Life in the Ghetto and Journey to Auschwitz- Excerpt from the Story of Leah Klein

Leah 2

“The Nazis invaded Czechoslovakia in March 1944.

The first thing they did was to take away the Jewish work permits. People that worked in the city hall, the post office and more, were replaced by Hungarian workers. Then they took away our business licenses. My father had a delivery business; he had four wagons with rubber wheels like trucks. He picked up goods from the train station and delivered them to the local businesses. Most of those businesses were shut down when the Nazis arrived. 

Then they took the Jewish students out of the schools. They took all of the children, from first through fifth grades, and stuck us all in one room. They sent two adults to sit with us, to “babysit” us. We weren’t taught by them. The older children, including myself, were responsible for teaching the younger children. We lived that way for a year or two.

Next, we were forced to wear yellow stars on our clothes. Every Jew who left their house was forced to wear one. If you were recognized as a Jew, out in the street without a star, you were punished. Our lives had changed so drastically and we were miserable. 

We didn’t know that more misery was on the way for us.

At the end of Pesach in 1944. The Nazis grew tired of policing us. The SS officers banged on our door. They asked us, “Are you packed?” Packed for what? We had no idea where we were going. They knew how many children there were supposed to be in our home. We packed as much as we could, and we were told to meet at the train station. We packed our clothes, pillows, blankets. I had with me a fur coat, a siddur, a change of clothes, and a nightgown.

They loaded all the Jews into cattle cars. We traveled twenty-four kilometers till we reached Uzhhorod, a nearby city. They brought us to a brick factory, that they had turned into a makeshift ghetto.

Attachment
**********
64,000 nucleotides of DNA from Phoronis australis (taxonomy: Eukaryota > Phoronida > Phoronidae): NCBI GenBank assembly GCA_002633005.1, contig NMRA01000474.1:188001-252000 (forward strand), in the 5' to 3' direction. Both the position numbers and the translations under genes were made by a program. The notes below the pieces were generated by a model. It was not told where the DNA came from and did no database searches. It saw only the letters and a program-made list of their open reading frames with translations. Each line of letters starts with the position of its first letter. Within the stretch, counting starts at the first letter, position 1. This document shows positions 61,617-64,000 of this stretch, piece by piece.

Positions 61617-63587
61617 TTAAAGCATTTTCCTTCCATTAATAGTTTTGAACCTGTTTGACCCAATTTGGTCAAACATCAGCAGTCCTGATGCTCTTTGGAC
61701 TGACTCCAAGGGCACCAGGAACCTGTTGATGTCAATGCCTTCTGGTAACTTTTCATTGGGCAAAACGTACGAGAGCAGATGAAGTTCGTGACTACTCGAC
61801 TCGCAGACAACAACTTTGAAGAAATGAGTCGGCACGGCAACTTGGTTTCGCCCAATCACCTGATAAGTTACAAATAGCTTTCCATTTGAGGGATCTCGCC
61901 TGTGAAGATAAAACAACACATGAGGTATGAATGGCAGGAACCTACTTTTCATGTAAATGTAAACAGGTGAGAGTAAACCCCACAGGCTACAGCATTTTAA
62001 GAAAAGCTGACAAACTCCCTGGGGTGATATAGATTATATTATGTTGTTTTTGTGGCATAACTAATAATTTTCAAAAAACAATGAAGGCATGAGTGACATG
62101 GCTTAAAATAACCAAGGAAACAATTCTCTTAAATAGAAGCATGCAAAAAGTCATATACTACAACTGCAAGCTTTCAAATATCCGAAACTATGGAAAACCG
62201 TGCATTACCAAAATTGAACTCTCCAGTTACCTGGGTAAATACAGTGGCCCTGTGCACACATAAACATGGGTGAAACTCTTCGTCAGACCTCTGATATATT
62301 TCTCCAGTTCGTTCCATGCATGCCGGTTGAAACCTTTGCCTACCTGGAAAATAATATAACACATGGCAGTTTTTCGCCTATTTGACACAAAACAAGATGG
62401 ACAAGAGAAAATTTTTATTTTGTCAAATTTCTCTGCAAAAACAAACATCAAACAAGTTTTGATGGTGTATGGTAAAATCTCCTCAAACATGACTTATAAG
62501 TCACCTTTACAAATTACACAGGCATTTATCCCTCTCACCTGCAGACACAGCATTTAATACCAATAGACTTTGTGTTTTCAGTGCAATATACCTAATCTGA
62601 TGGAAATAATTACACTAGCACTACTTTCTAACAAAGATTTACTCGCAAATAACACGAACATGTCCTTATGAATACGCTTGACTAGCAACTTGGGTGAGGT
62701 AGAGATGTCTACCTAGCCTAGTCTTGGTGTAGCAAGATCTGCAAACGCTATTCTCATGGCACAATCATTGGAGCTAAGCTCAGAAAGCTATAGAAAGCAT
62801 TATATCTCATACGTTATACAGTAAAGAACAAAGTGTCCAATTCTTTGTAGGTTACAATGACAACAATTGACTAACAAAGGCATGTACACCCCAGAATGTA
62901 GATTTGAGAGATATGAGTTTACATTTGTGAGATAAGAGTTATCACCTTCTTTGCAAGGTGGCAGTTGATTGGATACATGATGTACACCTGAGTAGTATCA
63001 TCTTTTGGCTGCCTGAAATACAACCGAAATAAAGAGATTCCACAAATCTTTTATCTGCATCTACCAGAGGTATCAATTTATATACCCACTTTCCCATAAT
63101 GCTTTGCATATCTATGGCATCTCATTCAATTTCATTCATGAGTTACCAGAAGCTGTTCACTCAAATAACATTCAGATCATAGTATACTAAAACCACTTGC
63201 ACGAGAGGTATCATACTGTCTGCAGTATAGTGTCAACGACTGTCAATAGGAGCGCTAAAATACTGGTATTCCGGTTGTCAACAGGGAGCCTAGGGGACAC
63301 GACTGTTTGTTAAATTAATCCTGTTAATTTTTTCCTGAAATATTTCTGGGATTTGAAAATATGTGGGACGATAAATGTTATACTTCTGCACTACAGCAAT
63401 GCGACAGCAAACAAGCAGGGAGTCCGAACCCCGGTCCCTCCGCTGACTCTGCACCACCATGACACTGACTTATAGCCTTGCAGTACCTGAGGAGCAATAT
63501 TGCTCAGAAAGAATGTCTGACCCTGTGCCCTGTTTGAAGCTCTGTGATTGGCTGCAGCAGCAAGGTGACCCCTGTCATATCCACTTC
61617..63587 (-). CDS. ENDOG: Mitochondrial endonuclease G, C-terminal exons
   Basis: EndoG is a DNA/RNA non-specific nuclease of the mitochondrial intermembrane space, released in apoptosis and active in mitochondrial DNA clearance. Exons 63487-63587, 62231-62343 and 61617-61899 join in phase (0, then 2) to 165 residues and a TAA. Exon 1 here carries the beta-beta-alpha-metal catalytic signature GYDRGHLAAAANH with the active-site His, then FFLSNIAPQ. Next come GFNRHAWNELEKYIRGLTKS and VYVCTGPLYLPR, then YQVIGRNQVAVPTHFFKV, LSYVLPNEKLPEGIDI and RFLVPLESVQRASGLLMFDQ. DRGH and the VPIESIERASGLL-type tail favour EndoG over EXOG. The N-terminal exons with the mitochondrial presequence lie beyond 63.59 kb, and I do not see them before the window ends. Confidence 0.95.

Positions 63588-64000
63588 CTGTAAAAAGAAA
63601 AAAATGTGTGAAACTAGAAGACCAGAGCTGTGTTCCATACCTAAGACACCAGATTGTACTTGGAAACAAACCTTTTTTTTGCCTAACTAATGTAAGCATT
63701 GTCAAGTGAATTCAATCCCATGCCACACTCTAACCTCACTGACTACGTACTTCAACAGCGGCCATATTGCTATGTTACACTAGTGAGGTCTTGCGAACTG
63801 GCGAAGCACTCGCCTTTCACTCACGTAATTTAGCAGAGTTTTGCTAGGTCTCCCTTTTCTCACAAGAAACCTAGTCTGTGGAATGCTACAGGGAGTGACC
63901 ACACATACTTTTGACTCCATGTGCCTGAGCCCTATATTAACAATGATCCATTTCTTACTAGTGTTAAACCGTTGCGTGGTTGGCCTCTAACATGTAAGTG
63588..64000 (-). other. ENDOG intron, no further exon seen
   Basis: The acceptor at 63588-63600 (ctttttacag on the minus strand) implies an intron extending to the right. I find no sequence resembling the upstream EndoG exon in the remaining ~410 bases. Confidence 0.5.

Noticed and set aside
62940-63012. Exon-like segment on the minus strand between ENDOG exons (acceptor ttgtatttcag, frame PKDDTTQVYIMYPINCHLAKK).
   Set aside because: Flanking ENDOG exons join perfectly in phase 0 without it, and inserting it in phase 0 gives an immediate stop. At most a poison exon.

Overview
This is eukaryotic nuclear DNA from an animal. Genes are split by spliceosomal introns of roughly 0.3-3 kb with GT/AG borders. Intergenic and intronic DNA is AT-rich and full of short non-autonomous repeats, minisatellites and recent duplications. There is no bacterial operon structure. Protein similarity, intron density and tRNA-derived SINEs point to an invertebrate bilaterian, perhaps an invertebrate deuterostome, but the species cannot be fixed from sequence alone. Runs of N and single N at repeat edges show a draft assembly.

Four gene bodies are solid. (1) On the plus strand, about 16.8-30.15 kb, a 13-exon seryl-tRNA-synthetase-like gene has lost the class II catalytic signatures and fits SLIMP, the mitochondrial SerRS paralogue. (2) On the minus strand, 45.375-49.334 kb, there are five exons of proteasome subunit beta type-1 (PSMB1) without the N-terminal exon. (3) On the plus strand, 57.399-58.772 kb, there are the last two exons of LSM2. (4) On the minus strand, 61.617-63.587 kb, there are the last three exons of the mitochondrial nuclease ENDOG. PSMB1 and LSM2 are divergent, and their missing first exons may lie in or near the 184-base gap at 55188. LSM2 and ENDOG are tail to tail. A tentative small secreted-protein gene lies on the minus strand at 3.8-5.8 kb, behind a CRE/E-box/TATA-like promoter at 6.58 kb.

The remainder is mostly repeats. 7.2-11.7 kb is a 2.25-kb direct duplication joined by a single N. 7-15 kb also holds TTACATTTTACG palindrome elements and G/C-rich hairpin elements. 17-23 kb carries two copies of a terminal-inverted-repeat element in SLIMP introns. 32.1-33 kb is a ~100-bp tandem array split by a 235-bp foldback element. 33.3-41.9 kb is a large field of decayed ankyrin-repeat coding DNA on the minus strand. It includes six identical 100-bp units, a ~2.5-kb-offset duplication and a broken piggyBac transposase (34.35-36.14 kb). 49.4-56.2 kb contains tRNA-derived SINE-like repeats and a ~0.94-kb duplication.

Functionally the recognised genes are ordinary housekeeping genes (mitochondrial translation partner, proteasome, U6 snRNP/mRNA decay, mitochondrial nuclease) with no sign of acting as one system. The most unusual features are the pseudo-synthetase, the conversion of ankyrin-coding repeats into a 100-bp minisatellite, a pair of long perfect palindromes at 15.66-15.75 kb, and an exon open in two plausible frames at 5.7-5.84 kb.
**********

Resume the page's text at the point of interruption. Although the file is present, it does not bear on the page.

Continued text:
The Nazis told us that we would stay there until they were ready to send us somewhere else. We didn’t know what to feel. We all were living outside and used what we had to make shelters. We were all being housed in the same location. They gave us a roof and we took blankets and sheets to section off private spaces for each family. There were eighty families staying together. But then they began bringing in families from other locations around Europe, like Poland. 

I was one of the “older” girls who were responsible for all the children of the ghetto. We needed to keep them occupied and clean. The children were infested with lice. There was no water for showers. They were scared. They were hungry. So it was our job to keep them clean. Remove the lice from their hair. I took petroleum and rubbed it through their heads and picked out the lice. Then I would give them makeshift showers. We taught them what we could, but mainly it was to distract them. 

We ate soup that we were given every day. We got extra food when people went to leave the ghetto to work on work permits. Sometimes the townspeople would toss food into the ghetto; salamis and loaves of bread. 

We were there for six weeks. When the Nazis told us they were ready to move us, my father said that it was OK. We needed to go. It was not sustainable to live there like that. It was a horrible life, and we couldn’t go on much longer. We didn’t know what would be waiting for us on the other side of the train. But we knew that we couldn’t stay in the ghetto any longer. 

We were uprooted again on June 6, 1944. 

They loaded us back onto the cattle cars. They had to push us in, but we thought that anything could be better than the ghetto. We were stuck in these tiny cars for two and a half days. There was no food or water. It was torture. It was hell. Several people tried to jump out of the cars and landed on the tracks. I don’t know if they all survived the fall.